Breck & Grier’s Summer It Bags Have Greenwich Roots


Breck & Grier

When the pandemic hit in 2020, Riverside native Phebe Grier Huth had graduated from college with a communications degree and started a new job. Her sister, Elizabeth Breckinridge (“Brecky,” or “Breck,” for short), was graduating with a business degree that spring. After being furloughed, Phebe pondered what to do with her time and creative energy. Her mom suggested, “Everyone loves your bags.” The year before, Phebe had designed two handpainted bags as gifts for friends who were graduating a year ahead of her at Furman University in South Carolina.

left: Phebe toting a handpainted Mimi clutch – Photograph: Carter Fish; right: The Phebe Backpack

Soon the sisters had transformed the family’s basement into a studio “with bags everywhere and paint everywhere,” says Phebe, who was 23 at the time. “Our friends and Mom [an event planner] would help us paint. It really took off. It was a happy accident.” She built a website, and the demand for the “Brecky” tote soon outgrew their little cottage industry. Phebe turned to her entrepreneurial dad for advice on scaling the business, which began with revamping the site. She recalls, “He said, ‘What’s the worst that can happen? You fail?’”

Soon Breck & Grier offered styles from clutches to backpacks, which take you from farmer’s market to brunch to beach to date night. The bags are handwoven from palm leaves by artisans in Marrakech.

“The factory we work with is all women. It’s run by women, it only employs women, and oftentimes in their home, so that they can care for their children,” explains Phebe, who values ethics and sustainability. She adds, “All leather in the new collection is vegan leather, which also helps with durability.” The brand has been involved in some collaborations benefitting breast cancer and has more in the works.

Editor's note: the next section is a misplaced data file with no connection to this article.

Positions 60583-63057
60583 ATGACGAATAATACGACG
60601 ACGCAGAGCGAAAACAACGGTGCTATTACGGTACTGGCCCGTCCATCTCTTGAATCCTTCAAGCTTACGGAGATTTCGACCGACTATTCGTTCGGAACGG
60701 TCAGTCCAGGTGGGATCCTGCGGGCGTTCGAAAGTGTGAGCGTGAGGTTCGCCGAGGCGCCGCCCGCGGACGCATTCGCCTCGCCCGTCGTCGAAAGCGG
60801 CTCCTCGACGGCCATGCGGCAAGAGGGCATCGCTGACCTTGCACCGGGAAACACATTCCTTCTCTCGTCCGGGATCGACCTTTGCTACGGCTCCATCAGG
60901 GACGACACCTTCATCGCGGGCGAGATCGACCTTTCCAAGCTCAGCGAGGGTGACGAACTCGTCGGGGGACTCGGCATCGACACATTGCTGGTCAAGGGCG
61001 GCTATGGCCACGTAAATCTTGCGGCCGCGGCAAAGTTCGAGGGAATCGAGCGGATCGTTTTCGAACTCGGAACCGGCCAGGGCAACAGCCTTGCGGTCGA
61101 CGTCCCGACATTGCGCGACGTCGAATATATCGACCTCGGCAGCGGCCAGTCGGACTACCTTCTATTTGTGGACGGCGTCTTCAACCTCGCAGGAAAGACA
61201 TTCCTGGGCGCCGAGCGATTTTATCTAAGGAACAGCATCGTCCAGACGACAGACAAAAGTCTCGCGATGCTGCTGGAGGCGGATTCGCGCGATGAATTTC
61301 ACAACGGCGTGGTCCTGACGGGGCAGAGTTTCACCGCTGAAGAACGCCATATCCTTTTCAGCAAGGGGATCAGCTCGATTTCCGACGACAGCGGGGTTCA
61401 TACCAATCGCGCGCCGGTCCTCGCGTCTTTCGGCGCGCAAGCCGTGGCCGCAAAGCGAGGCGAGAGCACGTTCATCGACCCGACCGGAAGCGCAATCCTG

left: The Abby Crossbody Mini Tote – Photograph: Mary Everard; right: The Ridgely Tote – Photograph: Elizabeth Cox

While some of Breck & Grier’s recent lines are not painted, the popular original collection is still handpainted—by Phebe in Charleston, South Carolina, where she has been living for the past couple of years. The Brecky tote is still the bestseller. Breck helped until the pandemic lifted and she could commence her job search. “She still helps me do spreadsheets,” says Phebe, who spends half her time doing social media consulting for female-owned businesses and half her time on the “fun and therapeutic” Breck & Grier.

Recently Phebe had a stranger tap her on her shoulder and ask if she was carrying a Breck & Grier bag. “I was carrying the Emily,” recounts Phebe. “I said, ‘Yes, and I’m Grier!’ That has never happened. I work by myself, for myself. It can be lonely, so that was cool.”

Phebe was on one of her frequent trips to Greenwich for this interview and felt the rewards of looking in the rearview mirror at the back of her car, packed with totes and thinking, “I did this.”

The Pia Tote – Photograph: Elizabeth Cox

Along with fashion, travel is one of Phebe’s design inspirations. “It’s hard for me to sit still. I was in Italy this summer, and all the blues and the waves—a lot of the logos are coastal-inspired,” she says. “That’s what drew me to the wave of our new Wave collection. I thought, how can I get that on a bag? We also spend a lot of time on the water. My family is in Riverside, near the water, right next to the yacht club. I use my straw tote year-round. It’s a summer bag for a lot of people, but it’s just such a pretty material.”

What’s ahead? “We will be expanding the Wave collection in a few more colors—light blue and dark brown—and adding a few new styles, including a clutch. For fall, we are looking at some new materials, hopefully canvas, leather and a few others. Painting will always be the heart of the business, but I’m only one human, and I’m also a control freak, so I can’t scale that part,” she says, chuckling. “The goal is that Breck & Grier is a very happy, easy-to-wear brand, and we want to be accessible. I’m 27 and can’t afford a designer brand oftentimes.”

The line ranges from the Quinn Mini Tote ($45) to the Ridgely Tote ($200). Most bags ship the next business day. Custom-painted bags can take three to four weeks (but often arrive sooner).


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